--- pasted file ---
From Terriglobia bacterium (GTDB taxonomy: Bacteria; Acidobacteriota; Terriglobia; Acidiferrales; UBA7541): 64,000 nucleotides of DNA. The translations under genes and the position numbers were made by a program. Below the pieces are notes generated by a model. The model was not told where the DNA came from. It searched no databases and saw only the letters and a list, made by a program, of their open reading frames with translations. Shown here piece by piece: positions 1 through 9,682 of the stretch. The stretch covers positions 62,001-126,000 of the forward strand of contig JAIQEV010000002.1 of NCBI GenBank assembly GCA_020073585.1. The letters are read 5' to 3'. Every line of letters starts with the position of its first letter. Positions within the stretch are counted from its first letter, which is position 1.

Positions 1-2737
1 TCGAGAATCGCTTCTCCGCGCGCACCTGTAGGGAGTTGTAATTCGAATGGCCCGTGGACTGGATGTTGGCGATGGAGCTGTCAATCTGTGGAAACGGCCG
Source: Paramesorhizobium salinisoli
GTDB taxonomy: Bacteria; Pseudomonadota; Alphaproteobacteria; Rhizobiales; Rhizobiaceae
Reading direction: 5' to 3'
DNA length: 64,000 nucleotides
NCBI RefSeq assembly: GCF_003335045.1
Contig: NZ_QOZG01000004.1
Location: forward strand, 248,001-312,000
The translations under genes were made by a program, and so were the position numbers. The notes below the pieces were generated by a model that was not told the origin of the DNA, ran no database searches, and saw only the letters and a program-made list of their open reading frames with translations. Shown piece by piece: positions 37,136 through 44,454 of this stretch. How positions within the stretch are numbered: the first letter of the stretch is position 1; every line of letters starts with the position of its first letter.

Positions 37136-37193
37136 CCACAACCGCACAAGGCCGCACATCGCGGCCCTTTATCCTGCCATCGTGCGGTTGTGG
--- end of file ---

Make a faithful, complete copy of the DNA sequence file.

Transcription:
From Terriglobia bacterium (GTDB taxonomy: Bacteria; Acidobacteriota; Terriglobia; Acidiferrales; UBA7541): 64,000 nucleotides of DNA. The translations under genes and the position numbers were made by a program. Below the pieces are notes generated by a model. The model was not told where the DNA came from. It searched no databases and saw only the letters and a list, made by a program, of their open reading frames with translations. Shown here piece by piece: positions 1 through 9,682 of the stretch. The stretch covers positions 62,001-126,000 of the forward strand of contig JAIQEV010000002.1 of NCBI GenBank assembly GCA_020073585.1. The letters are read 5' to 3'. Every line of letters starts with the position of its first letter. Positions within the stretch are counted from its first letter, which is position 1.

Positions 1-2737
1 TCGAGAATCGCTTCTCCGCGCGCACCTGTAGGGAGTTGTAATTCGAATGGCCCGTGGACTGGATGTTGGCGATGGAGCTGTCAATCTGTGGAAACGGCCG
Source: Paramesorhizobium salinisoli
GTDB taxonomy: Bacteria; Pseudomonadota; Alphaproteobacteria; Rhizobiales; Rhizobiaceae
Reading direction: 5' to 3'
DNA length: 64,000 nucleotides
NCBI RefSeq assembly: GCF_003335045.1
Contig: NZ_QOZG01000004.1
Location: forward strand, 248,001-312,000
The translations under genes were made by a program, and so were the position numbers. The notes below the pieces were generated by a model that was not told the origin of the DNA, ran no database searches, and saw only the letters and a program-made list of their open reading frames with translations. Shown piece by piece: positions 37,136 through 44,454 of this stretch. How positions within the stretch are numbered: the first letter of the stretch is position 1; every line of letters starts with the position of its first letter.

Positions 37136-37193
37136 CCACAACCGCACAAGGCCGCACATCGCGGCCCTTTATCCTGCCATCGTGCGGTTGTGG